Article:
I watched the BBC production of Elizabeth Gaskell’s North and South the other day. John Thornton, or, rather, Richard Armitage as John Thornton, is my new favorite romantic hero. Look at him — just look at him!
A privileged middle-class girl raised in [Victorian] rural southern England gets a rude awakening to the world when a family move forces her to contend with the unseemly inhabitants of a northern mill town in director Brian Percival’s adaptation of Elizabeth Gaskell’s timeless love story. Margaret Hale (Daniela Denby-Ashe) is the daughter of a middle-class parson and a girl accustomed to decidedly refined company. When her family is uprooted and forced to move to the northern mill town of Milton, the prim and proper country girl is notably contemptuous of her new working class neighbors – and especially of charismatic mill owner John Thornton (Richard Armitage).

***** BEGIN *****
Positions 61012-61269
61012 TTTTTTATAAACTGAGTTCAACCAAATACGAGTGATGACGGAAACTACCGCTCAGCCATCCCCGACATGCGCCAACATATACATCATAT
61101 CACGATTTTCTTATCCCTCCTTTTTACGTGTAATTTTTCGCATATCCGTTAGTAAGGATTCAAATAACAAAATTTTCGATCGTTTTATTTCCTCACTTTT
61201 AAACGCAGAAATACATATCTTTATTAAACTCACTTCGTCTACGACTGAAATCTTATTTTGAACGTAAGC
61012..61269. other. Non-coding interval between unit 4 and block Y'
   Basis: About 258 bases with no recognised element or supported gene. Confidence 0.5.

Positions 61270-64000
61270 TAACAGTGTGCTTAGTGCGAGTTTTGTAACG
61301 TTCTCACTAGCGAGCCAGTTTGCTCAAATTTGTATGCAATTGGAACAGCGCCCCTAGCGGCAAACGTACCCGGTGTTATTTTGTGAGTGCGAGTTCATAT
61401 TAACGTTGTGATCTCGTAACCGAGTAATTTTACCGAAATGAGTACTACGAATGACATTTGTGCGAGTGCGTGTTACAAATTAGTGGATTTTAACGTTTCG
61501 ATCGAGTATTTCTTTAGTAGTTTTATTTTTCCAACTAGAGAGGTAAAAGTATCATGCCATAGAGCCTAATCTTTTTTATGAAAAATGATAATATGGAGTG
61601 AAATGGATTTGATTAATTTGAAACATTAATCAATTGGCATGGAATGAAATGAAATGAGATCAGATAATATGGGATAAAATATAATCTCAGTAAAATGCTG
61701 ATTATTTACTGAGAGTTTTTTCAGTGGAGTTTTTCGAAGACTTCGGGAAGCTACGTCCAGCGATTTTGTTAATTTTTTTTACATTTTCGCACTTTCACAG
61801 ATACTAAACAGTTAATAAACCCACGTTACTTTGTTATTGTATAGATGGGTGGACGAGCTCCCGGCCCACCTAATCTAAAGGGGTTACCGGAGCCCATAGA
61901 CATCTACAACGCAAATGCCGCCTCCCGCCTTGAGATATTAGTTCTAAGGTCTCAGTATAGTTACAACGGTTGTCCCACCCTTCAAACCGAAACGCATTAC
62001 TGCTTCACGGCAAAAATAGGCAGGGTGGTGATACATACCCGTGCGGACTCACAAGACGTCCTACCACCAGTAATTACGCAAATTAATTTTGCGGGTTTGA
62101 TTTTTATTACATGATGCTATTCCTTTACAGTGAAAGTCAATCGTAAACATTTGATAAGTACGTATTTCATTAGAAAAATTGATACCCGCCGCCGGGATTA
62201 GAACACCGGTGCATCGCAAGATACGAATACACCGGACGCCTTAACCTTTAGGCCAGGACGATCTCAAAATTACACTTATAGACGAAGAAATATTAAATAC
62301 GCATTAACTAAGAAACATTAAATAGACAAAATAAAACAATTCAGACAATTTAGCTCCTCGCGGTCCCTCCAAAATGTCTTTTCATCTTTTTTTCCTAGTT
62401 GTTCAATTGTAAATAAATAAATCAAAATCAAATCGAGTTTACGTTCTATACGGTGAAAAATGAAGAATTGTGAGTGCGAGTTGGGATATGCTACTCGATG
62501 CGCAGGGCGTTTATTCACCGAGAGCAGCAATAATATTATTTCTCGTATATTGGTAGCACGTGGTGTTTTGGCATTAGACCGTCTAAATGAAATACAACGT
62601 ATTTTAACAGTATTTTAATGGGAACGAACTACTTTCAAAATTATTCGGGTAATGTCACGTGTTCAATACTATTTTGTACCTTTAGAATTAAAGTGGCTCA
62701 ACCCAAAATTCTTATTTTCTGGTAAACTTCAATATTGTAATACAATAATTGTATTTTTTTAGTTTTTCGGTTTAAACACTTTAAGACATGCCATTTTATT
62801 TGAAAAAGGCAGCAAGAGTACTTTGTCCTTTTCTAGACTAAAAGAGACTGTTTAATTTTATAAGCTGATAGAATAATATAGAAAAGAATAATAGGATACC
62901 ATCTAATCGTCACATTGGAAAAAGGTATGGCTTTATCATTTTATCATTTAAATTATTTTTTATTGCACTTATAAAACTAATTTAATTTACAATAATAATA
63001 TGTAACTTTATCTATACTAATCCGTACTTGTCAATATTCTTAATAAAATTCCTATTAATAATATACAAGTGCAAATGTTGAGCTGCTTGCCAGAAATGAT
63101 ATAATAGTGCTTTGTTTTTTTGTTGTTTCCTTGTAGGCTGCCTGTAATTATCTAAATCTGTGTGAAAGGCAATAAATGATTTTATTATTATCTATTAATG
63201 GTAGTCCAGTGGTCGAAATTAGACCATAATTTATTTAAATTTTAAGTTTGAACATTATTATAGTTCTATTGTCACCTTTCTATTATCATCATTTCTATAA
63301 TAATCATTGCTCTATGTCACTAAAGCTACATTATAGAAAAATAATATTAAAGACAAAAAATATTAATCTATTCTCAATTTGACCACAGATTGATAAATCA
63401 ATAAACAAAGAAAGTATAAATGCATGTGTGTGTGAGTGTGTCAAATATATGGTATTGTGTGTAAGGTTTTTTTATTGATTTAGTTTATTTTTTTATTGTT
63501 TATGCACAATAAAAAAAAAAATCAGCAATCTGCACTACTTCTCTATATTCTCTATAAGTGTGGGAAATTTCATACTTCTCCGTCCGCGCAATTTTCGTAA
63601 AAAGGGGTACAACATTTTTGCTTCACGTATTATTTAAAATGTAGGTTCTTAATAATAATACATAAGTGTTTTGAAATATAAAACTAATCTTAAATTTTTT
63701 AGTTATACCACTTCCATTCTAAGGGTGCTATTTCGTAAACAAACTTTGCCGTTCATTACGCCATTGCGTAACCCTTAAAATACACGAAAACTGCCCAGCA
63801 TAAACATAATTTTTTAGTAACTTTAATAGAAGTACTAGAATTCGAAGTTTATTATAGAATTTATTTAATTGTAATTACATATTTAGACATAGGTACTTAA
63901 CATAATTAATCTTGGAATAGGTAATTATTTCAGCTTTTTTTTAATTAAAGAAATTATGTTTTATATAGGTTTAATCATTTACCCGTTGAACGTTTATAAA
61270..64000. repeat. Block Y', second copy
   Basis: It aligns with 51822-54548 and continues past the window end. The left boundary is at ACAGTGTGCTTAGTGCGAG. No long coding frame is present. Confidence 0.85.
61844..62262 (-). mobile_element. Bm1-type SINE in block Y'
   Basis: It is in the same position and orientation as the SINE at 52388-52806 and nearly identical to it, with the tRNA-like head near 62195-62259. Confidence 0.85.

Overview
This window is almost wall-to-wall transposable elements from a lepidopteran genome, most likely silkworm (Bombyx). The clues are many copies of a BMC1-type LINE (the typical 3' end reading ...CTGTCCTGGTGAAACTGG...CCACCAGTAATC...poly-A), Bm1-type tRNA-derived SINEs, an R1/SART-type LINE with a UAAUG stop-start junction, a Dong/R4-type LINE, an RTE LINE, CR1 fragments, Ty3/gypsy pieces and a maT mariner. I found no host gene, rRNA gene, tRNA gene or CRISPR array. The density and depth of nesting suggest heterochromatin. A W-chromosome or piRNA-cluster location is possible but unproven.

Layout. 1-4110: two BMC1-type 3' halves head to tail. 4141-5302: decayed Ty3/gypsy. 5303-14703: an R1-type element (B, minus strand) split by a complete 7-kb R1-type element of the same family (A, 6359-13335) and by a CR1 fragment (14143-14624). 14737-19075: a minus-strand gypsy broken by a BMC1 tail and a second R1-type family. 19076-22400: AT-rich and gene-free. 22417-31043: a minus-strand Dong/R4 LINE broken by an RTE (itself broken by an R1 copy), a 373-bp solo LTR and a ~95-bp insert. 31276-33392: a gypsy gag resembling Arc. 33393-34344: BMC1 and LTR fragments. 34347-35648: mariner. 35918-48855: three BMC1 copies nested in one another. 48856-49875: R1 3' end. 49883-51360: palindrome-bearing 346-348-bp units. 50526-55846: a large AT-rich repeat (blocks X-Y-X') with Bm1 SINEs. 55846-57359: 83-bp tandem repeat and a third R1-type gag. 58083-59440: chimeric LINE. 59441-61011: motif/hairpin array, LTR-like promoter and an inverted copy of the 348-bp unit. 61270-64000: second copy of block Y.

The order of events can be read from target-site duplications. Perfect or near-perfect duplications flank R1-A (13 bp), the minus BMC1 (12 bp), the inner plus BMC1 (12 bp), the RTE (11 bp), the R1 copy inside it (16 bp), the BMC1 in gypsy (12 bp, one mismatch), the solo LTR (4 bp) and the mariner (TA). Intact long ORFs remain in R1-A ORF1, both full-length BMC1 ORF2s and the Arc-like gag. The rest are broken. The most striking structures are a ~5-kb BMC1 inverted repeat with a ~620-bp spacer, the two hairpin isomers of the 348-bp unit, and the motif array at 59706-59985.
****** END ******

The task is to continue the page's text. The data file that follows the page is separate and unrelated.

This mini-series is also the very rare occasion when one can say that the movie is better than the book. Elizabeth Gaskell’s books are notoriously overwrought, and North and South is a good example of why Gaskell’s reputation has foundered while Charles Dickens’ has remained on solid ground — Gaskell is much less readable.
Also, there’s no pictures of Richard Armitage in the book, nor is he speaking John Thornton’s lines, so there’s that to be overcome.